ENGL 4950: Senior Seminar

Fall 2013


According to UVU's course catalog, this course forms the culmination of English courses and as such is designed to explore the value and relevance of an English degree. It further professionalizes students by assisting them with career or graduate school preparation. Overall, the course offers students the opportunity to reflect on their major and to optimize writing and communication skills. It includes revision of an existing paper as a scholarly writing sample and creation of a professional portfolio to display knowledge and abilities.


Course Objectives

PROFESSOR: Christa Albrecht-Crane, Ph.D.


OFFICE HOURS: MW 12-1 and by appointment

OFFICE PHONE: 801.863.6286

EMAIL: christaa@uvu.edu

By the end of the course students will:

  1. make and know their own arguments for the relevance of literature in English and English majors in contemporary society

  2. reflect and explore professional aspirations

  3. strategize ways of entering the careers of their choice

  4. increase confidence in their ability to present themselves professionally both orally and in writing

  5. prepare a professional application package to submit to job searches or graduate school applications

  6. prepare and submit a comprehensive senior portfolio for departmental assessment purposes

Overall, this course serves as the culmination of students' efforts and work as English Majors in the department. It thus presents an opportunity to reflect on and analyze one's engagements with English language and literatures over the course of study. I do not want the course to ask students to complete meaningless busy work but want to rather emphasize that a major in English is a dynamic experience in which students and teachers create genuine learning communities that engage with questions about literature, texts, the profession, and life at large. So, while this class does require that students complete and submit a set of rather standard assignments, it also strives to embody and maintain part of the excitement and real curiosity that originally drew all of us into the discipline of English.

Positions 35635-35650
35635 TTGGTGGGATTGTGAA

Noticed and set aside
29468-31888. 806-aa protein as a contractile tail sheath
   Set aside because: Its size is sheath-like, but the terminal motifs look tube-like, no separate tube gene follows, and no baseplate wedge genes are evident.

Course Goals

Please download and print out the following articles (pdf files included below):

  1. Brown, Kevin. “What Can They Do with an English Major?” College English Association Forum 38.2 (2009): n. pag. Web. 20 Sept 2011. Web link.

  1. Birkenstein, Cathy. “We Got the Wrong Gal: Rethinking the ‘Bad’ Academic Writing of Judith Butler.” College English 72.3 (Jan 2010): 269-283. Print. Birkenstein.pdf

  1. Bruland, Holly H. “Rhetorical Cues and Cultural Clues: An Analysis of the Recommendation Letter in English Studies.” Rhetorical Review 28.4 (2009): 406-424. Print. Bruland.pdf

  1. Crosby, Christina. “Why Major in Literature--What Do We Tell Our Students?” PMLA 117.3 (May 2002): 493-495. Crosby.pdf

  1. DeGalan, Julie and Stephen Lambert. Great Jobs for English Majors. 3rd ed. New York: McGraw Hill, 2006. Print.

  2. General (Introduction and first chapters) DeGalanGeneral.pdf

  3. Path 1: Writing, Editing, and Publishing DeGalanPath1.pdf

  4. Path 2: Teaching DeGalanPath2.pdf

  5. Path 3: Advertising and Public Relations DeGalanPath3.pdf